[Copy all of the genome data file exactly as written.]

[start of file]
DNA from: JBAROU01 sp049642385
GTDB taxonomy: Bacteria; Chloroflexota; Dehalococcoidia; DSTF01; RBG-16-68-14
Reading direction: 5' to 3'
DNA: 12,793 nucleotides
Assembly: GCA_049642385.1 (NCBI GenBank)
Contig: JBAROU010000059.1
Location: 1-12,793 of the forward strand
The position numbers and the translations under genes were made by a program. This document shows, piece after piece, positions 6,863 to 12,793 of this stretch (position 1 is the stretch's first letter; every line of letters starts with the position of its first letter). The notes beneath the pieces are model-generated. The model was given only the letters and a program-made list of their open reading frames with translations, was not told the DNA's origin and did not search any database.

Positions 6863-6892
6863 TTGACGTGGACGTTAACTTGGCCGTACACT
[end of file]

DNA from: JBAROU01 sp049642385
GTDB taxonomy: Bacteria; Chloroflexota; Dehalococcoidia; DSTF01; RBG-16-68-14
Reading direction: 5' to 3'
DNA: 12,793 nucleotides
Assembly: GCA_049642385.1 (NCBI GenBank)
Contig: JBAROU010000059.1
Location: 1-12,793 of the forward strand
The position numbers and the translations under genes were made by a program. This document shows, piece after piece, positions 6,863 to 12,793 of this stretch (position 1 is the stretch's first letter; every line of letters starts with the position of its first letter). The notes beneath the pieces are model-generated. The model was given only the letters and a program-made list of their open reading frames with translations, was not told the DNA's origin and did not search any database.

Positions 6863-6892
6863 TTGACGTGGACGTTAACTTGGCCGTACACT